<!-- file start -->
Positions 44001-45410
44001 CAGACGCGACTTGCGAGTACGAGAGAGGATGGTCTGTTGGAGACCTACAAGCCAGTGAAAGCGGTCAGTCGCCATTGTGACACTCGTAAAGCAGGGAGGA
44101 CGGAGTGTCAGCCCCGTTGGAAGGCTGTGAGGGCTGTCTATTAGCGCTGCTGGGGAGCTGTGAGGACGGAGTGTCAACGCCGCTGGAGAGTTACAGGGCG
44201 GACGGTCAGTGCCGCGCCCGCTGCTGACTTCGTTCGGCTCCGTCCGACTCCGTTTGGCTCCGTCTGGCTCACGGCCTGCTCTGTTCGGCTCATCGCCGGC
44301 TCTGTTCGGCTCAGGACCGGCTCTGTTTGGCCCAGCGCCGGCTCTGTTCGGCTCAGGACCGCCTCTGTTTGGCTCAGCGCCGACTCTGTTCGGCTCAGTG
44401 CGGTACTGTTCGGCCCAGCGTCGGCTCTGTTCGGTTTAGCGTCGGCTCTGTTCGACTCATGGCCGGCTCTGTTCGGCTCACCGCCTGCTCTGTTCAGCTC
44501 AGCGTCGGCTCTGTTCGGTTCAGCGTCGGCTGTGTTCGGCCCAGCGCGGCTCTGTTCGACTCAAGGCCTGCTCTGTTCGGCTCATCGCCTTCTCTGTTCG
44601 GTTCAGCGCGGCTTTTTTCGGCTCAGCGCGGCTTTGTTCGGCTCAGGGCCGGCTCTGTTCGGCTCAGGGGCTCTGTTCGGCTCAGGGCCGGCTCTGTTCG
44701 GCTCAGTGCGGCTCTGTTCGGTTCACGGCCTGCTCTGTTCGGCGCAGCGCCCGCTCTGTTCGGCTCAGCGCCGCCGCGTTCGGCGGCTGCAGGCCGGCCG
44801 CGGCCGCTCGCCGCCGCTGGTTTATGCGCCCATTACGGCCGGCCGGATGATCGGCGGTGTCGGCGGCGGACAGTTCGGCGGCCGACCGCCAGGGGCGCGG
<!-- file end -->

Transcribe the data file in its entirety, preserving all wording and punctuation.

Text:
Positions 44001-45410
44001 CAGACGCGACTTGCGAGTACGAGAGAGGATGGTCTGTTGGAGACCTACAAGCCAGTGAAAGCGGTCAGTCGCCATTGTGACACTCGTAAAGCAGGGAGGA
44101 CGGAGTGTCAGCCCCGTTGGAAGGCTGTGAGGGCTGTCTATTAGCGCTGCTGGGGAGCTGTGAGGACGGAGTGTCAACGCCGCTGGAGAGTTACAGGGCG
44201 GACGGTCAGTGCCGCGCCCGCTGCTGACTTCGTTCGGCTCCGTCCGACTCCGTTTGGCTCCGTCTGGCTCACGGCCTGCTCTGTTCGGCTCATCGCCGGC
44301 TCTGTTCGGCTCAGGACCGGCTCTGTTTGGCCCAGCGCCGGCTCTGTTCGGCTCAGGACCGCCTCTGTTTGGCTCAGCGCCGACTCTGTTCGGCTCAGTG
44401 CGGTACTGTTCGGCCCAGCGTCGGCTCTGTTCGGTTTAGCGTCGGCTCTGTTCGACTCATGGCCGGCTCTGTTCGGCTCACCGCCTGCTCTGTTCAGCTC
44501 AGCGTCGGCTCTGTTCGGTTCAGCGTCGGCTGTGTTCGGCCCAGCGCGGCTCTGTTCGACTCAAGGCCTGCTCTGTTCGGCTCATCGCCTTCTCTGTTCG
44601 GTTCAGCGCGGCTTTTTTCGGCTCAGCGCGGCTTTGTTCGGCTCAGGGCCGGCTCTGTTCGGCTCAGGGGCTCTGTTCGGCTCAGGGCCGGCTCTGTTCG
44701 GCTCAGTGCGGCTCTGTTCGGTTCACGGCCTGCTCTGTTCGGCGCAGCGCCCGCTCTGTTCGGCTCAGCGCCGCCGCGTTCGGCGGCTGCAGGCCGGCCG
44801 CGGCCGCTCGCCGCCGCTGGTTTATGCGCCCATTACGGCCGGCCGGATGATCGGCGGTGTCGGCGGCGGACAGTTCGGCGGCCGACCGCCAGGGGCGCGG